Barkla attended Trinity College, Cambridge, in the autumn of 1899, after completing his master’s degree from the University of Liverpool. In the Cavendish Laboratory, he began studying the velocity of electromagnetic waves down wires of various widths and materials under the supervision of J. J. Thomson.

After a year and a half at Trinity, Barkla transferred to King’s College, Cambridge, in 1900. His main goal was to sing in the chapel choir. His solos filled the chapel with his baritone voice, which enchanted the audience.

His two-year scholarship was extended for another year in 1901. He won a choral scholarship the next year, but he opted to return to Liverpool. It is unknown if he got a Ph.D., however, J.J. Thomson is thought to have served as his doctoral advisor.

Career of Charles Glover Barkla

Charles Glover was born in the year 1902. As an Oliver Lodge Fellow, Barkla returned to the University of Liverpool and continued research on Röntgen radiation.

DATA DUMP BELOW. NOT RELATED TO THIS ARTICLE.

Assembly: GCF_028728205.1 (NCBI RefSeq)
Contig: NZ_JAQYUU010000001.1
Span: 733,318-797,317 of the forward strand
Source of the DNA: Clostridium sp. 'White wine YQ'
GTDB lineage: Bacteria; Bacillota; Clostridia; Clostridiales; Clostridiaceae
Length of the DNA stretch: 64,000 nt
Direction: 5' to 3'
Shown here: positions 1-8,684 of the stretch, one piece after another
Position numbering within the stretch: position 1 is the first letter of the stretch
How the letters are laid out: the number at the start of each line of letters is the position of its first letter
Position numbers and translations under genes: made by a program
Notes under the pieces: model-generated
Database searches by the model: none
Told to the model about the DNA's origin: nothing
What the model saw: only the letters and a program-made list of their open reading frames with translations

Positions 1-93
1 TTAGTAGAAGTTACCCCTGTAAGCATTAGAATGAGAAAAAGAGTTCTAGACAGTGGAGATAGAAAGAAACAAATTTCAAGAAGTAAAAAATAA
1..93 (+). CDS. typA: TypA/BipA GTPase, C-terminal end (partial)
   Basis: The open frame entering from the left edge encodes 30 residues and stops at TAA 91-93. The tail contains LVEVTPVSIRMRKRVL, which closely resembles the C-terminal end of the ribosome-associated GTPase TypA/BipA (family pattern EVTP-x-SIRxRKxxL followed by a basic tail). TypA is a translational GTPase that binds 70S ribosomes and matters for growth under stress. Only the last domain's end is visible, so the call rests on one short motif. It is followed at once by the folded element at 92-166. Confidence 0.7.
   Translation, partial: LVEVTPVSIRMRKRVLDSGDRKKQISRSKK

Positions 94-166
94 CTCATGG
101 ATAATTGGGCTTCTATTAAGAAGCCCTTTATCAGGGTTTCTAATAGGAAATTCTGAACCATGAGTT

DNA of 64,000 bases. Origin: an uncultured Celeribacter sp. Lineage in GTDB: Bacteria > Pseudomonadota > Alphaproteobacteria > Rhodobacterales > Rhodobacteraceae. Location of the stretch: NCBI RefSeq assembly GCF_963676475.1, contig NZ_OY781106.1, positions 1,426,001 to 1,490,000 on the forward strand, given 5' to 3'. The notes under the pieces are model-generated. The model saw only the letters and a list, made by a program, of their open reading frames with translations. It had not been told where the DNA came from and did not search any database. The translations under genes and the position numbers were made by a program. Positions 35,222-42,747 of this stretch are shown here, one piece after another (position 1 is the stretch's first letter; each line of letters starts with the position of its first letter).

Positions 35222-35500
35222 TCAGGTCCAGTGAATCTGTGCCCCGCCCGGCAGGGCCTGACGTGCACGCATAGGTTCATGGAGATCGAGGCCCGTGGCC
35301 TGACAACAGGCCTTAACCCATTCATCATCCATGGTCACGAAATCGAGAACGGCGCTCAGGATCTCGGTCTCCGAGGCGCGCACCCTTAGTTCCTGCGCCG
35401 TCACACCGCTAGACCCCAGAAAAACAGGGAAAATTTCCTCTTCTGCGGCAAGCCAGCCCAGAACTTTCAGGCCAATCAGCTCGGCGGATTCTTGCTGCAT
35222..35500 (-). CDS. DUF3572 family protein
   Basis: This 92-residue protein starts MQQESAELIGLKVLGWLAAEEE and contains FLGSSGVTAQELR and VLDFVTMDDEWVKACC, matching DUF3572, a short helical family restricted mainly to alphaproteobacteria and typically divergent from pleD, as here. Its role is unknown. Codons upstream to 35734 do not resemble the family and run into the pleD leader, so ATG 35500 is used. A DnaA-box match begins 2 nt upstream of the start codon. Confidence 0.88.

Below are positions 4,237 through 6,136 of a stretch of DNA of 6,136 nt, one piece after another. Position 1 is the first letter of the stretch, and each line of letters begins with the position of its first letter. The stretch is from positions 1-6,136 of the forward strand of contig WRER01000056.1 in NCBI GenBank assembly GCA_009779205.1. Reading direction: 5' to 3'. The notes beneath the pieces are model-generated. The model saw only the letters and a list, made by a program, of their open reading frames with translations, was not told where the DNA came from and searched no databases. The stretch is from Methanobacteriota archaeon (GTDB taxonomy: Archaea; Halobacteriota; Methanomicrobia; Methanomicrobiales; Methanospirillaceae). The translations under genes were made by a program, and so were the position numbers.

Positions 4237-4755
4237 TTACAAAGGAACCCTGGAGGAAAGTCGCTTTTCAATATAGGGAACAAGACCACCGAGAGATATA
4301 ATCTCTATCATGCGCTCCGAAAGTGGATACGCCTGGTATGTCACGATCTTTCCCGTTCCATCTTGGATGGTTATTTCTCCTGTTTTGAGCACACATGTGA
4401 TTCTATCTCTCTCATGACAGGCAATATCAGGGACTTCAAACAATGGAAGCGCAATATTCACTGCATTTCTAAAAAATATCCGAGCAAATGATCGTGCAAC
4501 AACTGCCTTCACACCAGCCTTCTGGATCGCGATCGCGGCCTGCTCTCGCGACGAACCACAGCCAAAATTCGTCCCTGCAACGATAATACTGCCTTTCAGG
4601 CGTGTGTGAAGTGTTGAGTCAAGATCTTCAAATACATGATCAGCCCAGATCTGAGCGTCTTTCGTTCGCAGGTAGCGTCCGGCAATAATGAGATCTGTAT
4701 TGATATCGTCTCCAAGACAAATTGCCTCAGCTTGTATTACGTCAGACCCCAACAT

In June 1903, he demonstrated that all gases generate secondary radiation of the same wavelength as the initial beam, and that scattering is proportional to the atom’s mass.

Barkla continued his research on the subject in 1904, demonstrating that x-rays, like light, are a type of electromagnetic radiation. His work at the University of Liverpool earned him a Doctor of Science (D. Sc) degree at this time.

In 1905, he was hired as a demonstrator at the University of Liverpool, but after only a few years, he was promoted to Assistant Lecturer. Barkla and his colleagues utilized X-ray scattering to determine the number of electrons in the carbon atom in 1906.

He was promoted to Physics Lecturer in Advanced Electricity at the same institution in 1907. The position was designed expressly for him. Until 1909, he remained there.

Barkla became Wheatstone Professor of Physics at King’s College, University of London, in 1909, succeeding H. A. Wilson. He continued his X-ray research there, and by 1911, he had established himself as an internationally renowned physicist.

He became Professor of Natural Philosophy at Edinburg University in July 1913, a position he held until his death in 1944. He continued to work on the same issue while also taking on a number of administrative responsibilities.